Most parents wonder what their child’s first word will be. In a bilingual family, you also wonder what language it will be in. When my son said his first word, chien (“dog”), my French husband gloated. It was like a competition that his language had won. When the second word (chat (“cat”)) was also in French, my husband was grinning from ear to ear.
I was thrilled that my son was starting to talk (and that his first words had to do with animals), but I was also confused. English is the language my son hears and interacts in the most: I’m a part-time freelance writer and full-time stay-at-home mom, and I only speak to my son in my native language, unless we’re with other French speakers (which is fairly rare or generally for short amounts of time). Thanks to Facetime, he interacts almost daily with his American grandparents and aunts and uncles, as well. So why were his first words in French?
My husband and I only slightly jokingly came up with a theory: maybe I speak enough English for the both of us. I’m a natural chatterbox, one of those people who talks to themselves without even realizing it, and when I have an audience — like, say, an especially attentive baby — my verbosity only increases. I know my son understands a lot of what I say. For example, if I suggest he sit down, he often does. He reacts to “Where is…?” and “What sound…?” questions, as well as words like “bottle”, “cheese”, “ball”, and “cat”. But maybe he thinks it just makes sense to keep letting me do all the talking?
Still, that seems a bit odd; after all, I can’t be the only chatty parent out there. And I hope I’m not; according to recent findings, talking to your baby is an essential part of helping them build their vocabulary.
So I developed another theory: Maybe I’ve made English sort of boring, compared to French. English is what my son and I use in our everyday routine. I’d like to think that routine is pretty fun and stimulating overall: we spend a lot of time singing, playing, and reading together. But French is probably more contextually exciting. When my husband gets home from work after being away all day, it’s the language he and my son use together. It’s what my son hears when our boulanger greets him with a smile and an offering of a piece of baguette, or when he meets other kids at the library or the park. It’s the language in which his enthusiastic French grandmother fawns over him and teaches him songs and games.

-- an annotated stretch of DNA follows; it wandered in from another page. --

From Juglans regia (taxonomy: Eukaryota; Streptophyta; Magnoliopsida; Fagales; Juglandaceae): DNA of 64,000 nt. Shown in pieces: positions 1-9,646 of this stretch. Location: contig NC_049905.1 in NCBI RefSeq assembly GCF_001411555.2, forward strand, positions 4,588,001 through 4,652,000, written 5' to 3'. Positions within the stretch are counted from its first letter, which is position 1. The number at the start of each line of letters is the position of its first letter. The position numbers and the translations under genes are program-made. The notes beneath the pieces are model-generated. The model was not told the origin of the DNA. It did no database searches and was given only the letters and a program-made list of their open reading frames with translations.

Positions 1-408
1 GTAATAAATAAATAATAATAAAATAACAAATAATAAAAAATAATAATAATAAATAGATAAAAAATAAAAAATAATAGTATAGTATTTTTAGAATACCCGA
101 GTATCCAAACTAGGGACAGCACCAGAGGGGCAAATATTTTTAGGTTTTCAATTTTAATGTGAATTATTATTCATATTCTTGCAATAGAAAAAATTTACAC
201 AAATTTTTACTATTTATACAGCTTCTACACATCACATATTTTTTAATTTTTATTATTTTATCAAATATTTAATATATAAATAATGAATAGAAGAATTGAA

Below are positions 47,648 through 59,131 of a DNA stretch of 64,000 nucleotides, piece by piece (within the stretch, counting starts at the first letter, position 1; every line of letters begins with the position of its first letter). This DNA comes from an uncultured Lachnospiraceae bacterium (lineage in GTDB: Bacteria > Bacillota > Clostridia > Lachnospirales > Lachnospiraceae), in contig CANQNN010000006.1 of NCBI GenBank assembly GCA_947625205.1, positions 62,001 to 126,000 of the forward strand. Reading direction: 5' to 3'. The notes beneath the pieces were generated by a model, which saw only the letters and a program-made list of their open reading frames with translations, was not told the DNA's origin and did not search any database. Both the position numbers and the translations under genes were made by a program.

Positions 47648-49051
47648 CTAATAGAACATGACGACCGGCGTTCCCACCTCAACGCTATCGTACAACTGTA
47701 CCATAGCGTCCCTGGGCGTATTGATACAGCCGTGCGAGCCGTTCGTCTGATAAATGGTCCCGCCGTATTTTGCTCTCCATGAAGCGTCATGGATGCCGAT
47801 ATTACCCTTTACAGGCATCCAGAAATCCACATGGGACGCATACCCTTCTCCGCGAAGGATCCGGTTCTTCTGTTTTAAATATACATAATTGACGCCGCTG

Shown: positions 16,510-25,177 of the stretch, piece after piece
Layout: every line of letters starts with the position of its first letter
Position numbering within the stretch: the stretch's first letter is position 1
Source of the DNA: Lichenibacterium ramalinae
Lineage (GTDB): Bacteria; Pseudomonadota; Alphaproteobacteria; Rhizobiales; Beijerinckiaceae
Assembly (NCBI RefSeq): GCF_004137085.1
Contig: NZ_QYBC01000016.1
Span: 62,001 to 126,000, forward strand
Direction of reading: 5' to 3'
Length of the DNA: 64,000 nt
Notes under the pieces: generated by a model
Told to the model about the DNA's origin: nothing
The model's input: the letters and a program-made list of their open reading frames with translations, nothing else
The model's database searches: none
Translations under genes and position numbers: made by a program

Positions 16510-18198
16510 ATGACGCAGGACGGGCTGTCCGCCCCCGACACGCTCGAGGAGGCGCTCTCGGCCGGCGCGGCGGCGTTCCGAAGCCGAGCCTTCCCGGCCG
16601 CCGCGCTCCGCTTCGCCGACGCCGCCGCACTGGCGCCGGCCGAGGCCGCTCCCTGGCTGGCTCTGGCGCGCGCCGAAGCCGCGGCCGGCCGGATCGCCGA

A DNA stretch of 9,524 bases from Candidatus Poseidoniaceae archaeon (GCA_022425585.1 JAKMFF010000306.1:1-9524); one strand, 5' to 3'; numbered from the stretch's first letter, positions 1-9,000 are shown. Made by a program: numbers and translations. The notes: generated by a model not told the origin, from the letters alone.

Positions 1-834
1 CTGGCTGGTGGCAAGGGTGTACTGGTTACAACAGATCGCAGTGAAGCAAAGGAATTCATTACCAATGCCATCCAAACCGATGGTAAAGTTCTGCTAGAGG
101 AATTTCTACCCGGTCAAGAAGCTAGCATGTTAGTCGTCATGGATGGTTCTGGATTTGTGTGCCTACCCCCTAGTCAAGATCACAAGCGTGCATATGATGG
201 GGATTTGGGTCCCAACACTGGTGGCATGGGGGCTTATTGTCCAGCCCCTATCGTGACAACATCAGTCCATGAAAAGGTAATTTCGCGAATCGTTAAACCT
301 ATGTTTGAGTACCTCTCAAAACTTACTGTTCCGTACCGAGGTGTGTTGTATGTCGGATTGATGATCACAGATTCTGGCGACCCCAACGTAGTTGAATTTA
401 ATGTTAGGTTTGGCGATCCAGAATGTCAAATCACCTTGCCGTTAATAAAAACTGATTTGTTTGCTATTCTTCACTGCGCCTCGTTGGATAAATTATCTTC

Still, there are some inconsistencies with this theory, as well. For one thing, although my son talks to my mother and one of my aunts almost every day, he still seems excited when their faces appear on my iPad screen. And he and I have our share of laughs and amazement, too. For another, when it comes to early language learning, excitement doesn’t seem to be so much of a factor; researchers have found that very young children tend to speak the language of their primary caregiver. Which seems pretty logical.
Clearly, my own theories weren’t giving me answers. So I decided to go beyond conjecture and do more research.
Every resource for bilingual parents that I came upon, not to mention related scientific research, showed that the bilingual experience reflects human nature: most of us will adapt to our environment. When bilingual children start making friends in their neighborhood or interacting with the world around them in other ways (like going to school), they’ll usually end up preferring the language everyone is speaking. This is known by linguists as a “majority language”. No matter how important their other language used to be, it’s now the “minority language”. Some bilingual kids might not even want to speak it for a while.
So maybe that’s all there is to it. My son sees that outside our apartment, the world is speaking French, and he’s decided that’s the language he needs to focus on. ….Then again, he doesn’t deal nearly as much with the outside world as he does with our world at home. He doesn’t go to school or daycare, and his occasional interactions with babysitters and French relatives aren’t for a long enough time to have such an impact.